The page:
The upper and lower frame members 10 and 30 are both of a generally rectangular shape, as viewed in plan. Each member is formed by bending straight profile stock, four ninety-degree bends at appropriate length intervals producing the required form; the opposed ends of the length are suitably secured in a butt joint.

In accordance with the invention, an upper frame member is manufactured utilising first and second profiles 38 and 40, respectively, assembled together (FIG. 2) for use in a generally similar manner to the frame member 10 hereinbefore described. Where appropriate, the same reference numerals are applied to the new frame member shown in FIG. 2, to indicate constructional features corresponding to those of the prior art member described, and those features will not be described further.

Each of the two profiles 38 and 40 is procured as a straight extruded aluminium section. The two profiles are coupled together in parallel, to form a frame stock assembly, by sliding a coupling web 42 of the second profile 40 along a corresponding slot 44 in the first profile 38. A suitable lubricant is best applied to the web and/or the slot prior to assembly. Upper and lower portions 46 and 48, respectively, of the web so become locked into upper and lower receiving portions of the slot 44, discrete upper and lower faces 43 and 45 of the web opposing surfaces of the first profile in the slot (see FIG. 2).

Bending of the assembly is then effected in formation of a frame, the first and second profiles 38 and 40 being arranged as radially outer and inner components, respectively, of the assembly in the plane of each bend. Relative sliding movements can occur during bending between interengaging faces of the first profile 38 and the web 42, the web lying generally in a plane extending transversely of the plane of bending.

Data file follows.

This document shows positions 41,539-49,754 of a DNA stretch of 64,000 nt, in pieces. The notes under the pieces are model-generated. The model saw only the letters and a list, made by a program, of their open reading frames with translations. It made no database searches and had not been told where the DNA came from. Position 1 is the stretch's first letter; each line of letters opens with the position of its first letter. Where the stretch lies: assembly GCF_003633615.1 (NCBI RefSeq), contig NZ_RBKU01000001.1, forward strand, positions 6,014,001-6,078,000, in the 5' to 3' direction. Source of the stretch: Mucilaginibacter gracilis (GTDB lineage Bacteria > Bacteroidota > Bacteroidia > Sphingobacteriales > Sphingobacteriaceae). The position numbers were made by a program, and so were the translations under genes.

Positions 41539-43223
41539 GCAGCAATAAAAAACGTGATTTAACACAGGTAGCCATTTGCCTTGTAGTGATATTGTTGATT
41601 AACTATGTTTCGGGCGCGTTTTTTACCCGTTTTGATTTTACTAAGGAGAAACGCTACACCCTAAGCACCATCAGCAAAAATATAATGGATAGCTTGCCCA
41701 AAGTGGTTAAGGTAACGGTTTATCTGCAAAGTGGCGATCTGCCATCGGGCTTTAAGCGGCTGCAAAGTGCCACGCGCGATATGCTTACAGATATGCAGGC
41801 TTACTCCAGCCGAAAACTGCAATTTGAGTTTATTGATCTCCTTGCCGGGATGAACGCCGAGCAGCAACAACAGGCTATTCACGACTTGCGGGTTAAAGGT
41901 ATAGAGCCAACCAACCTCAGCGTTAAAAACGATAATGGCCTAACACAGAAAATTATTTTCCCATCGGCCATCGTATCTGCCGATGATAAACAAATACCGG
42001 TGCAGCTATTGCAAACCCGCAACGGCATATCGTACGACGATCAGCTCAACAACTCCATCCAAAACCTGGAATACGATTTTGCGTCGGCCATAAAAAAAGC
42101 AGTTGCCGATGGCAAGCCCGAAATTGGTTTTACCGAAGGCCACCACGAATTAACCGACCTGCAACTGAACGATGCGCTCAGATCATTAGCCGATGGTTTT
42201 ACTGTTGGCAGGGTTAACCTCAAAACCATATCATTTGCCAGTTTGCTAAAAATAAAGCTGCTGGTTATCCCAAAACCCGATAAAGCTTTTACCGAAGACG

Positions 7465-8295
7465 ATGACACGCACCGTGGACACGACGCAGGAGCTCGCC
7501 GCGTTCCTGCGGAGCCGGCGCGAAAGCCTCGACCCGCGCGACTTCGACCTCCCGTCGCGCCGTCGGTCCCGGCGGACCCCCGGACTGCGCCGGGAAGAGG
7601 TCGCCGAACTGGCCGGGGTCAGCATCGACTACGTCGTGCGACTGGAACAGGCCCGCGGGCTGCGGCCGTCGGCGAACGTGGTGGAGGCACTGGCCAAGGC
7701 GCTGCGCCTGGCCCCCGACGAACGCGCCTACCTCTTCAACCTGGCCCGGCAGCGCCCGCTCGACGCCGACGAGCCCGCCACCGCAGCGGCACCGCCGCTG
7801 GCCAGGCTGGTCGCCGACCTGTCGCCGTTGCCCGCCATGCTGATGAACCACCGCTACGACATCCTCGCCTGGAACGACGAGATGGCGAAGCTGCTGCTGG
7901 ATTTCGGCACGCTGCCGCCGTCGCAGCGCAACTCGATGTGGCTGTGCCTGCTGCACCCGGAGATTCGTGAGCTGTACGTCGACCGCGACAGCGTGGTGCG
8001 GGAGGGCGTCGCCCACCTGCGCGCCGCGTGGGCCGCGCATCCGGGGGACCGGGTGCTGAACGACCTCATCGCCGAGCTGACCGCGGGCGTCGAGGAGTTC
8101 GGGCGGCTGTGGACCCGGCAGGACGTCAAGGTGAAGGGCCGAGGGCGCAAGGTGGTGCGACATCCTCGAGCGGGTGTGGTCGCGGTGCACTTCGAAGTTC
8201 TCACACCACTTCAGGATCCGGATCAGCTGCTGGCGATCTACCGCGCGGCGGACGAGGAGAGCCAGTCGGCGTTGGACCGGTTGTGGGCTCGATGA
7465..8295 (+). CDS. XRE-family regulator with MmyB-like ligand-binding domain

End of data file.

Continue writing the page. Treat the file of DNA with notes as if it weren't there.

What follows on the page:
Because the overall depth of the frame stock assembly, measured along a bend radius, is made up by the two relatively slidable components, the assembly can be bent without unacceptable distortion to a smaller radius of curvature than a one-piece frame member of corresponding depth could be. This is illustrated by FIG. 3, in which the achievable bend for an equivalent one-piece frame member is indicated in broken line. In that figure, reference P indicates the movable glass panel of the sunroof.

Patent Citations
Cited PatentFiling datePublication dateApplicantTitle
US3579804 *Nov 19, 1968May 25, 1971Dominion Luggage Co LtdMethod of making luggage cases
US3737980 *Feb 8, 1971Jun 12, 1973Skyway Luggage CoMethod of manufacturing luggage cases and the like and products produced thereby
US4585269 *Jun 29, 1984Apr 29, 1986Autoroofs LimitedVehicle sun roofs
US4666206 *Feb 7, 1985May 19, 1987Empire Automotive, Inc.Sunroof frame assembly for vehicles
Referenced by
Citing PatentFiling datePublication dateApplicantTitle
US5082108 *Jul 20, 1989Jan 21, 1992Simplimatic Engineering CompanyModular conveyor beam and method of assembly therefor
US5108147 *Jan 22, 1990Apr 28, 1992Rockwell Golde GmbhDevice for fastening a headliner to the roof frame of a sliding or sliding/lifting roof structure
US6286898 *Aug 11, 2000Sep 11, 2001Vuteq CorporationVehicle sunroof with weatherstrip mounting flange
Classifications
U.S. Classification29/514, 296/216.07, 296/218, 29/521
International ClassificationB60J10/12, E06B7/23
Cooperative ClassificationB60J10/12, E06B7/2305
European ClassificationE06B7/23B, B60J10/12
Legal Events
DateCodeEventDescription
Jun 15, 1993FPExpired due to failure to pay maintenance fee
Effective date: 19930328
Mar 28, 1993LAPSLapse for failure to pay maintenance fees
Oct 28, 1992REMIMaintenance fee reminder mailed
Nov 14, 1989CCCertificate of correction
May 23, 1988ASAssignment
Owner name: AUTOROOFS LIMITED, MAYPOLE FIELDS, CRADLEY, HALESO
Free format text: ASSIGNMENT OF ASSIGNORS INTEREST.;ASSIGNOR:LIEVESLEY, JOHN B.;REEL/FRAME:004912/0506
Effective date: 19880319
Owner name: AUTOROOFS LIMITED,ENGLAND
Free format text: ASSIGNMENT OF ASSIGNORS INTEREST;ASSIGNOR:LIEVESLEY, JOHN B.;REEL/FRAME:4912/506
Free format text: ASSIGNMENT OF ASSIGNORS INTEREST;ASSIGNOR:LIEVESLEY, JOHN B.;REEL/FRAME:004912/0506